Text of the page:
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    May 2015
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  1. I was in IB-MYP in high school, and a Gifted and Talented program from 2nd grade - 8th grade, so it was a pretty smooth transition to the IB Diploma programme.
  2. Nah, I'm not afraid to admit I like Taylor Swift. The next person will confess that he/she secretly likes Justin Bieber.
  3. When I was in IB in high school, I was never really into partying, but now that I'm in college, I party every Friday and Saturday night. I don't think I ever did HW on a Friday night in high school or college, and rarely did on a Saturday. Obviously your top priority should be to do well in all your classes, but It's really important that you have time to decompress and have fun on the weekends, otherwise, you will get burned out from studying, and your grades and your well being will eventually suffer. It is totally manageable to get straight A's in all your classes, do well on your exams, and still have fun on the weekends - the key is time management. Don't wait until the last minute to do your homework; get it all done during the week or as soon as you get home so you can do whatever you want afterwards.
  4. I ended up in a similar situation as Emmi, so I can second a lot of what she said. 1. Not really, I probably would have gotten in to all the schools I applied to (PSU, Rutgers, Maryland, Delaware, Millersville) without IB because of my SAT scores, but I never applied to any reach schools. However, a full IB courseload is regarded as the most rigorous courseload, so it will definitely help out if you're applying to reach schools, though they'll still be crapshoots. 2. I would say so, as would the majority of my school's IB alumni. I haven't had written any large papers yet, but I do have problem sets and quizzes every week, and I would say that IB helped make the workload more manageable for me than for my peers. I have way more free time than I did in high school, even though I'm a STEM major. The material in college is definitely more advanced and faster paced than IB, but it's not too difficult to adjust, especially since I managed the workload for more classes at a time in high school.
  5. As a meteorology major who lives in the Northeast U.S., this is a really easy call: blizzard all the way. Thunderstorms suck here. Would you rather marry someone who you love but doesn't love you back, or someone who loves you that you don't love back?
  6. Amusement park because I'd have a great time no matter what, and it would be large enough that I wouldn't have to hang out with him/her all the time. Would you rather have a low-paying job that you love, or have a well-paying job that you hate?
  7. Everything I've ever wanted. Would you rather marry someone who you know has a great personality, but you don't know what they look like; or marry someone who has a great body, but you don't know what their personality is like?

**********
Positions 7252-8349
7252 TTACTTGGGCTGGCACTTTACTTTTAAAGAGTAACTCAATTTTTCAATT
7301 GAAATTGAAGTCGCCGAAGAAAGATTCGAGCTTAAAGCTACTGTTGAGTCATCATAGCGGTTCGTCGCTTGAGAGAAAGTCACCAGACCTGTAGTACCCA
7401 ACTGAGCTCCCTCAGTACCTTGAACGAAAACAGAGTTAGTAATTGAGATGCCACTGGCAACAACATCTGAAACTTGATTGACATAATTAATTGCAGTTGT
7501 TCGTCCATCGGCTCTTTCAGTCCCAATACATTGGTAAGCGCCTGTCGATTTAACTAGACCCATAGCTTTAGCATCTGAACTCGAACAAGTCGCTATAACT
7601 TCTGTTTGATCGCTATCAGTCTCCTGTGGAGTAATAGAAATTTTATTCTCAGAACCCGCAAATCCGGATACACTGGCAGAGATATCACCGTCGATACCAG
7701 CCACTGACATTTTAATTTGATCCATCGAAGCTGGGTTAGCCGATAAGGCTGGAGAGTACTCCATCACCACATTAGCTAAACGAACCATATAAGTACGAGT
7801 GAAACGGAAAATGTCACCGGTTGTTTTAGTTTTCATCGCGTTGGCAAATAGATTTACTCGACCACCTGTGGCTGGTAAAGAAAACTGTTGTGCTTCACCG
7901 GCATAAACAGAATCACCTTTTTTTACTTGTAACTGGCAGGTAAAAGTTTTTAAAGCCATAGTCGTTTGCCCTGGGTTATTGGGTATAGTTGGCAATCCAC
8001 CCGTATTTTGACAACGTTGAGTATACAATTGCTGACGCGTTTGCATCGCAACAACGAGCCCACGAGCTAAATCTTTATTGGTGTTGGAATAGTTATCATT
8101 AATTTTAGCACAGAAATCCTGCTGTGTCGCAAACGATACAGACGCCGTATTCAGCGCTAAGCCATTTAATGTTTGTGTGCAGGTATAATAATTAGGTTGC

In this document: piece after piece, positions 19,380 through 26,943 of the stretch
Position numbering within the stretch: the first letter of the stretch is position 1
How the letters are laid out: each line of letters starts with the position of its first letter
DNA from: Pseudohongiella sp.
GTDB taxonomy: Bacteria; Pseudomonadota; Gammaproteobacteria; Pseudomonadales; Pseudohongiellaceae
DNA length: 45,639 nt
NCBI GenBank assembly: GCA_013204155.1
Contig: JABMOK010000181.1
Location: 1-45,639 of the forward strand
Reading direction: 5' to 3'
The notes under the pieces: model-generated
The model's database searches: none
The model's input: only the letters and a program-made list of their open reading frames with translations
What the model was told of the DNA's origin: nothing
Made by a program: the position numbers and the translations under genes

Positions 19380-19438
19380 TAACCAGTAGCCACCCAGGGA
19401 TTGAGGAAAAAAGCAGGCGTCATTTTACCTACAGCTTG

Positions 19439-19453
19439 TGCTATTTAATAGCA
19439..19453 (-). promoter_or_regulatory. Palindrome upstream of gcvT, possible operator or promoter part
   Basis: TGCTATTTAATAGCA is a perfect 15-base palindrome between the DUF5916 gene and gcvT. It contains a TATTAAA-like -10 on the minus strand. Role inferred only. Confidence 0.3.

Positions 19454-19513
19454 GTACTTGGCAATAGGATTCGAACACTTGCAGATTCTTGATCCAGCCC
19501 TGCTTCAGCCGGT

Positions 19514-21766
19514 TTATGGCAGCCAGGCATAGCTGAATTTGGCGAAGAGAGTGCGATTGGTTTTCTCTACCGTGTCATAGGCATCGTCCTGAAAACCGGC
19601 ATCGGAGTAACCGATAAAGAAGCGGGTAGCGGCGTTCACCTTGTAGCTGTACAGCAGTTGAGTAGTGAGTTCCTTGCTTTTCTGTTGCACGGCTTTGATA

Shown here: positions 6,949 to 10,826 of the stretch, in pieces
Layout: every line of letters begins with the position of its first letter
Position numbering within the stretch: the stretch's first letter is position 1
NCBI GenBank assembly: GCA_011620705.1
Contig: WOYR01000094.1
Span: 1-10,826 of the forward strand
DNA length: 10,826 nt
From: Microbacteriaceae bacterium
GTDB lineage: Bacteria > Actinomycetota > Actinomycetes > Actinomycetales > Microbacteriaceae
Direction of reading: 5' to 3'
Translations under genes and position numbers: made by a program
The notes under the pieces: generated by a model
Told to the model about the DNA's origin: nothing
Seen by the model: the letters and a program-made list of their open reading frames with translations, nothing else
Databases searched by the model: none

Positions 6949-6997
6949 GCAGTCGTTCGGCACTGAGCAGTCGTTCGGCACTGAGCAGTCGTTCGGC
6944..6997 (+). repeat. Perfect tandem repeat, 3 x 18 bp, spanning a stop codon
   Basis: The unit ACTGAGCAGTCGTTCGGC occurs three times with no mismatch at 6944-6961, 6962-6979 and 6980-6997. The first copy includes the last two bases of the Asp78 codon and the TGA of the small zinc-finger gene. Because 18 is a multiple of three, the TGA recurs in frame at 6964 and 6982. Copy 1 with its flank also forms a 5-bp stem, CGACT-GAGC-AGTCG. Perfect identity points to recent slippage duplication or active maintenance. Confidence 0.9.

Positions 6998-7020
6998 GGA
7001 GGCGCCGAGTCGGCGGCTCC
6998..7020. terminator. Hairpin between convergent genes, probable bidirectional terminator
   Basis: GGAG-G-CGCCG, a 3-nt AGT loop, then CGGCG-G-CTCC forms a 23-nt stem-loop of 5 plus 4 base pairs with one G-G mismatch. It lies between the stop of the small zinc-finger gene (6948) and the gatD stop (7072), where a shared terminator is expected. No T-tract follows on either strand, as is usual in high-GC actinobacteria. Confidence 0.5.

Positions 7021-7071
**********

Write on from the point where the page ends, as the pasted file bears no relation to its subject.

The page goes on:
8. Since the last person didn't follow instructions... When you die, would you rather be infamous or forgotten?
  9. I'm specifically writing about colleges in the U.S, so I apologize if this information doesn't apply universally. Colleges don't care about what specific activities you do, just as long as you show passion and leadership in something. Many kids in the U.S. believe that having a laundry list of extracurricular activities is what colleges are looking for, but they care about quality over quantity. My advice to you would be to join clubs or activities that suit your interests (e.g. Model UN or debate team), and eventually get a leadership role. Joining a sports team and participating in national competitions is another good way to stand out. As the poster above said, make sure you volunteer if you have an opportunity to. Personally, I was involved in National Honor Society, Varsity Tennis, Math League, Academic Bowl, Mock Trial, and my school's radio station in high school. Good luck!
  10. If you're interested in Biology, then by all means go ahead and study it, but make sure you still have time to adequately study your other IB subjects. I took HL Bio, and was in a similar situation as you, because I had two lackluster teachers and needed to teach myself all the material. Overall, I would say it's doable, but there is a lot of memorization, and it's not a subject you can start studying in April and master by the time IB exams roll around in May. As someone said earlier, IB Bio Ninja is a huge life saver. Also, there are videos on YouTube (e.g. Stephen Taylor, Stephanie Castle, etc.) that I found helpful.
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